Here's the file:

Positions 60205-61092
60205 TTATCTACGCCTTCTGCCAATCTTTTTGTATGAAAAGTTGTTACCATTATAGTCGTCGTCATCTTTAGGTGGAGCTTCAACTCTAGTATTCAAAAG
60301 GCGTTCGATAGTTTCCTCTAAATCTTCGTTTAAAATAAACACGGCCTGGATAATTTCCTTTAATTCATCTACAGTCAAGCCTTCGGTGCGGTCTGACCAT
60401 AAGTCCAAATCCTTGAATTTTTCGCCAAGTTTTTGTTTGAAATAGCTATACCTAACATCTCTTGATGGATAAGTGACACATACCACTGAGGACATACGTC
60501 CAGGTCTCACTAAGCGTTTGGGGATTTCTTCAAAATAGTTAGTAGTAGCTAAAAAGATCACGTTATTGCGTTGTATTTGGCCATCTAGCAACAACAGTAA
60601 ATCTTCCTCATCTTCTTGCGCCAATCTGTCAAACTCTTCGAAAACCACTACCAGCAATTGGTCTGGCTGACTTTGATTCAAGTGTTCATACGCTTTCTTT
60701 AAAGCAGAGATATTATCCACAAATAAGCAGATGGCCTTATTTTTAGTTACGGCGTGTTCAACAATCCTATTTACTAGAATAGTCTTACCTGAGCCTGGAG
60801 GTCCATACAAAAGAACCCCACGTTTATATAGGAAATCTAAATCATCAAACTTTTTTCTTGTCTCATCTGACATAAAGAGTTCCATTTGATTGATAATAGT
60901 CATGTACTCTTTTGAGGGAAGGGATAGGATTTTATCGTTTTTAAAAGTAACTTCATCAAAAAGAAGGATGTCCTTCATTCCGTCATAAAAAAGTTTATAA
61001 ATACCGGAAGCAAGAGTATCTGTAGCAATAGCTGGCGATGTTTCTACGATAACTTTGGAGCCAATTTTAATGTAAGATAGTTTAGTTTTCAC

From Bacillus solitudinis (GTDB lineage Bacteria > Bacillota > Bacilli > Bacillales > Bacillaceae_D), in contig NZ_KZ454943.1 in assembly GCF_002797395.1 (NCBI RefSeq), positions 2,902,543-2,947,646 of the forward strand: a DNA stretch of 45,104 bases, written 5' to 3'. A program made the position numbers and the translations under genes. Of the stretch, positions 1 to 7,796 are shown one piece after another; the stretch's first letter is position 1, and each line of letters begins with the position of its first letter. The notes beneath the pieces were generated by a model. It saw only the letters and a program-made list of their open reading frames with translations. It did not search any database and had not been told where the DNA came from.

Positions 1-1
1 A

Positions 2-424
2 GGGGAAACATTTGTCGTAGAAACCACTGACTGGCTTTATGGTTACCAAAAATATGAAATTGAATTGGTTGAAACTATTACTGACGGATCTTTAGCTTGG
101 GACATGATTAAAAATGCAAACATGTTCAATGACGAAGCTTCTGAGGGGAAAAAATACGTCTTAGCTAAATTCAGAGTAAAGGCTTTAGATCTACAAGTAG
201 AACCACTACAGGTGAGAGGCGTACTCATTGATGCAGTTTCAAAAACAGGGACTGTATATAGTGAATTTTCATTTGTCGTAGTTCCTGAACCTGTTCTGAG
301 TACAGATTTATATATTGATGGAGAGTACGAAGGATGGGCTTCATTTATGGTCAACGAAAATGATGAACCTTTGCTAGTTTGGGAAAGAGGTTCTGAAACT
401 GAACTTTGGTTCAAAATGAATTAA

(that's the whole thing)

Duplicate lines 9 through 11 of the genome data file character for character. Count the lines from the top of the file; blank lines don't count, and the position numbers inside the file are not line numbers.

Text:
60901 CATGTACTCTTTTGAGGGAAGGGATAGGATTTTATCGTTTTTAAAAGTAACTTCATCAAAAAGAAGGATGTCCTTCATTCCGTCATAAAAAAGTTTATAA
61001 ATACCGGAAGCAAGAGTATCTGTAGCAATAGCTGGCGATGTTTCTACGATAACTTTGGAGCCAATTTTAATGTAAGATAGTTTAGTTTTCAC

From Bacillus solitudinis (GTDB lineage Bacteria > Bacillota > Bacilli > Bacillales > Bacillaceae_D), in contig NZ_KZ454943.1 in assembly GCF_002797395.1 (NCBI RefSeq), positions 2,902,543-2,947,646 of the forward strand: a DNA stretch of 45,104 bases, written 5' to 3'. A program made the position numbers and the translations under genes. Of the stretch, positions 1 to 7,796 are shown one piece after another; the stretch's first letter is position 1, and each line of letters begins with the position of its first letter. The notes beneath the pieces were generated by a model. It saw only the letters and a program-made list of their open reading frames with translations. It did not search any database and had not been told where the DNA came from.